Plus ups: JHPIEGO-E, in collaboration with the US universities and the federal Ministries of Health and Education, conducted institutional needs assessment for strengthening pre-service HIV/AIDS education in three Ethiopian Universities (Gondar, Jimma, and AAU). Based on the findings and discussions with deans and faculty instructors, the critical factors limiting effective teaching emerged as lack of qualified staff, lack of teaching materials and audiovisual aids, and large numbers of students in the classroom and during clinical skills trainings. The key recommendations from the seven targeted medical faculties, nursing and midwifery schools in the three universities were: technical and material assistance to develop simulated environments to enable large numbers of students to develop skill competence before practice on patients, audiovisual aids to enable large numbers of students to watch video counseling sessions, minor operations and procedures recorded from the actual service provision with informed consent. A dermatologist faculty from AAU said, " I had a lot of patients with classical skin manifestations of HIV but I use very obsolete slides and pictures to teach my students due to lack of modern recording equipment. If I had a digital or even an analog video camera, I could have shown my students a classic skin manifestation on local people, which they can understand better". Concerning problems related to large classes in lecture halls lacking sound amplification, another faculty member from Gondar University said, "I teach 300 students in a lecture hall; however loudly I speak, students in the middle and at the back cannot hear what I say. If we had good sound, which a wireless microphone would provide, I could give better lessons." Therefore additional funds for activity 10611 in COP07, dealing with HIV/AIDS knowledge update and effective teaching skills, trainings, supply of educational materials and equipment like LCD projectors, procurement and supply of critical teaching aids like anatomical manikins, cameras and sound system equipment directly to faculties and nursing schools will assist universities to improve the quality of teaching and learning.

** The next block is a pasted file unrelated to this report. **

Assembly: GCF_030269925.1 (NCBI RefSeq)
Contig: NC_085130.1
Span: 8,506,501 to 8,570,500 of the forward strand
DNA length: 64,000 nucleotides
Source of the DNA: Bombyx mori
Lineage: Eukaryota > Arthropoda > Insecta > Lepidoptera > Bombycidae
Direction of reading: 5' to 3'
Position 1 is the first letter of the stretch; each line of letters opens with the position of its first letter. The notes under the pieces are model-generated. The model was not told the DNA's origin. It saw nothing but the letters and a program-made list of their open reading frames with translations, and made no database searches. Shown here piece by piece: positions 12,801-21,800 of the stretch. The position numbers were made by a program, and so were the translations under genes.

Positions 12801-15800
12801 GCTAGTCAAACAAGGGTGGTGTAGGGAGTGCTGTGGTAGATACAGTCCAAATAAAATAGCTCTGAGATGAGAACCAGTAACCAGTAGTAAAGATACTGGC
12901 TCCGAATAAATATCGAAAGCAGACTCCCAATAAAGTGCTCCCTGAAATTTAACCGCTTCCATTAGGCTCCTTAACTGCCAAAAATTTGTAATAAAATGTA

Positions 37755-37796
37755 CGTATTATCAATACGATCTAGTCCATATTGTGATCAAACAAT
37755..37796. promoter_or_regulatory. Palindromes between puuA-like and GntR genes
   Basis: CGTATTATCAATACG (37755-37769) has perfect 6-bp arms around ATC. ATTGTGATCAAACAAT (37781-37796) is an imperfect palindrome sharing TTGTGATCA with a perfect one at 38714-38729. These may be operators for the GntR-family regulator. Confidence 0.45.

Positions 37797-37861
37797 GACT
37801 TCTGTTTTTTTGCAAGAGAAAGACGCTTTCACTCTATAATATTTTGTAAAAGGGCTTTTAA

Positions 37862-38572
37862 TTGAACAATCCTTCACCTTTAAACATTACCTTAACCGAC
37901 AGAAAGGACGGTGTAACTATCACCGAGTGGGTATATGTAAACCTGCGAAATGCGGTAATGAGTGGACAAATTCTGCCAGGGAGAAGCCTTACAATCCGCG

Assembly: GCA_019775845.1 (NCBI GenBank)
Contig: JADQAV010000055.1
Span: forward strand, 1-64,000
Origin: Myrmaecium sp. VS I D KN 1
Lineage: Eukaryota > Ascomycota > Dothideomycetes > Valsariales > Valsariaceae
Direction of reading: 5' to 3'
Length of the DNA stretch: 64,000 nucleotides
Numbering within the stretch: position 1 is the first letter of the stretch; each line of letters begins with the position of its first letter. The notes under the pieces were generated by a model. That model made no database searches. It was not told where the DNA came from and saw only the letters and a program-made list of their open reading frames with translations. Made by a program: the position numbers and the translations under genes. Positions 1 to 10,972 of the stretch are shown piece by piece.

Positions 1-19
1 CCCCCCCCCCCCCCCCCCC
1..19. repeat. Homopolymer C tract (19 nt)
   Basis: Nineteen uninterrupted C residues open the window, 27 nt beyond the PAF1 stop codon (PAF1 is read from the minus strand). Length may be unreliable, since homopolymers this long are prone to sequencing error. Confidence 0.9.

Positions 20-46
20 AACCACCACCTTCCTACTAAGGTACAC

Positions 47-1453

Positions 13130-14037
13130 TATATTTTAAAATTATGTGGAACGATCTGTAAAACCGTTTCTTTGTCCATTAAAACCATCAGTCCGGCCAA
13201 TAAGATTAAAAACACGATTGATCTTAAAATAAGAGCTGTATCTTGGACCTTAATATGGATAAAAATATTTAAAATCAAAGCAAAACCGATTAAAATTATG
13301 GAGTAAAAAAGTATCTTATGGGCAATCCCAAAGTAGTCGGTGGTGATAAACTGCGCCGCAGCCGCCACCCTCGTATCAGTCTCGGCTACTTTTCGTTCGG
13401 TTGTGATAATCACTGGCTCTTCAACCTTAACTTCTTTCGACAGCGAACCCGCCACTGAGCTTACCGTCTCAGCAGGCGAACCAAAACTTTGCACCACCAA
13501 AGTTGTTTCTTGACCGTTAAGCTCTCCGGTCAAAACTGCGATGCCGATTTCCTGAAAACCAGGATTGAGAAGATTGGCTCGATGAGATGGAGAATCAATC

Funding for Treatment: Adult Treatment (HTXS): $50,000

None provided.

Table 3.3.11:

Funding for Treatment: Adult Treatment (HTXS): $750,000